“Gewen presents a vivid, insightful, but unsparing portrait of Kissinger’s intellectual development and boundless ambition as he journeyed from Nazi Germany, to the U.S.
Author Laila Lalami came to the US from Morocco in 1992. In 2000, she became US citizen. But Lalami does not fit neat categories defining US personhood. Neither, she argues, do many others.
Audubon’s Sparrow is a unique book, a biography in poems of John James Audubon’s wife Lucy Bakewell.
As more and more documents and files on intelligence and counter-intelligence operations are declassified as time marches on, the public begins to learn many of the things that go on behind the sce
“Taylor’s memoir explores the friendship between two men who think of themselves as Jews, and who behave in ways that seem intrinsically Jewish and quintessentially New York, though one doe
Curzio Malaparte is pictured on the cover at his desk with official-looking papers wearing a satin mask and indeed, his many masks are (in)visible in A Foreigner in Paris, newly translated
“Un-American is most extraordinary because even after the indoctrination of West Point, Edstrom dared to question some of the decisions and the presence of US military as invaders
Alan D. Gaff is, among other things, a prolific military historian with ten well-received books dealing with various military campaigns and subjects.
Katie Roiphe is noted for her trenchant and often controversial views on all things feminist.
“This book proves that the abstract ‘ideal’ of communism has not died for some people despite the empirical evidence of communism in power.
Hemingway and Ho Chi Minh did not meet in Paris. They briefly lived a short distance from each other on the Left Bank. This book is about how Paris affected them.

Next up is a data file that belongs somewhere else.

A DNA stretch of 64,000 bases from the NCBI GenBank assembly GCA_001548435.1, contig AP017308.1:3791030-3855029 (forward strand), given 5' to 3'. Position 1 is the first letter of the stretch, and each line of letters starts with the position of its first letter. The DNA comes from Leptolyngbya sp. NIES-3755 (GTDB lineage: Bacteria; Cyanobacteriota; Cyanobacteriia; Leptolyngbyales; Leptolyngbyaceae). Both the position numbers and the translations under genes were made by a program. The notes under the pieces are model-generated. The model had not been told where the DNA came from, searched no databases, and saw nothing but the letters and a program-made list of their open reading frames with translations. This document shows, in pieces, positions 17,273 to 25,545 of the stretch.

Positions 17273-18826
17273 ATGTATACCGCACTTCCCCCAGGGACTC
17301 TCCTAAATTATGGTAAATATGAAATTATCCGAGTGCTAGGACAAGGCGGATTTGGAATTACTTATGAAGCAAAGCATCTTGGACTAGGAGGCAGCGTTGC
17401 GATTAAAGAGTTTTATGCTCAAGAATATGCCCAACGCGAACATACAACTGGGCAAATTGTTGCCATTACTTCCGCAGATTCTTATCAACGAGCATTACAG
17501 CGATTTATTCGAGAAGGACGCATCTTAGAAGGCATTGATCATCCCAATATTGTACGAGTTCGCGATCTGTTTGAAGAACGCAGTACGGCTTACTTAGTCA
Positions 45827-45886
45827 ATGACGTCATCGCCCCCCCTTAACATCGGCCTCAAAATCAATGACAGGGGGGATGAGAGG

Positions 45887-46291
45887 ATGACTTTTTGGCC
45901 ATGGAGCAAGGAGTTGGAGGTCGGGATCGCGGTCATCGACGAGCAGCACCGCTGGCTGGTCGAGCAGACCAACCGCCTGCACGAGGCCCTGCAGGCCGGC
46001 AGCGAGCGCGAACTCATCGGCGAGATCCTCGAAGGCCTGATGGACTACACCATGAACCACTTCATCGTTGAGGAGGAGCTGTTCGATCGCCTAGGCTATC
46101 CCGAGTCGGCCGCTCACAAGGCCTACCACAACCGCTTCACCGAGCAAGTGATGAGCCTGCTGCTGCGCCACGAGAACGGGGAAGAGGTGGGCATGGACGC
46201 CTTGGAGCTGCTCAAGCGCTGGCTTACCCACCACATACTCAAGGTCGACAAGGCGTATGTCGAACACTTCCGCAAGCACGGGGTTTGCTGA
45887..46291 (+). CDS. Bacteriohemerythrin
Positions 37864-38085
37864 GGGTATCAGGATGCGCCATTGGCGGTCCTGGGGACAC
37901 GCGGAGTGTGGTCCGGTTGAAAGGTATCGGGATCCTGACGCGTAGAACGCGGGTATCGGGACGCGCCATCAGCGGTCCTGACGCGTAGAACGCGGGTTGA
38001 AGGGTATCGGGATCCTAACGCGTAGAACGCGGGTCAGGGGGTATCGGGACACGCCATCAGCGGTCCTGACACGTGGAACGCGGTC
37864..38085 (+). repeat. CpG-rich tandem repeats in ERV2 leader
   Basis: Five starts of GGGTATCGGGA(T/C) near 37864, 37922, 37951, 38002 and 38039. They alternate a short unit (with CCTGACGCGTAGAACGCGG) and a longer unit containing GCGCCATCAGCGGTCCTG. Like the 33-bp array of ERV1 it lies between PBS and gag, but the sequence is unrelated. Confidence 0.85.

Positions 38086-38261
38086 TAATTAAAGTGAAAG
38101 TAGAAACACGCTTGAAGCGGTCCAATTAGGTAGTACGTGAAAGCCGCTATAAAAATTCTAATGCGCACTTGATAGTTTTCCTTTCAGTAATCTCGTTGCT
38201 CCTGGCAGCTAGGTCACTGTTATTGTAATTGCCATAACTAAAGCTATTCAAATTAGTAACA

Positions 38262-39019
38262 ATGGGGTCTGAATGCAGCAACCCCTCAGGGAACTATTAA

“I, John Kennedy Toole is a fascinating mix of fact and fiction, albeit highly plausible fiction.
“Anne Lister is considered to be the first ‘modern’ lesbian.”
“I am an enigma, even to myself, and I do excite my own curiosity.” —Anne Lister, June 21, 1824.
“The Hour of Fate is a tale of greed, power, and accountability, an epic story of a clash of titans, one a political dynamo, the other unparalleled in business sav
“a well-written, enjoyable, often rambling, and funny memoir by an accomplished comedy writer.”
Alexander “Sandy” Calder (1898–1976) lives larger than life in Jed Perl’s Part 2 biography.
Einstein once said universities should stop insisting so much on success: Success is getting more out than you put in. Character, though, is putting in more than you get out.
“Grant’s stark, spare memoir feels like the literary equivalent a few bold slashes of color across a canvas.”
John Johnson Jr, author of Zwicky, tells the fascinating life story of the imaginative and abrasive astrophysicist Fritz Zwicky, providing historical context and also biographies of collea
“This is the story of George Washington’s founding of the city that would bear his name and that grew to be the most important capital city in the world.”
“‘All I could think was, this can’t be right. Patsy’s too young to die.’”
“Bernice Lerner has provided us the opportunity to see what results when one woman’s will to survive and one man’s humanity are combined.”
“Healing Politics is a book for today, a roadmap for moving the United States out of its male, white-privileged status to one where there is, in fact and not just theory, equal opp
Amidst the current global pandemic, fear has become a persistent and familiar companion to much of the human population.
“Robert Fitts has made another important contribution to Japanese American history and to the role of baseball in that story, as well as to the history of the United States.”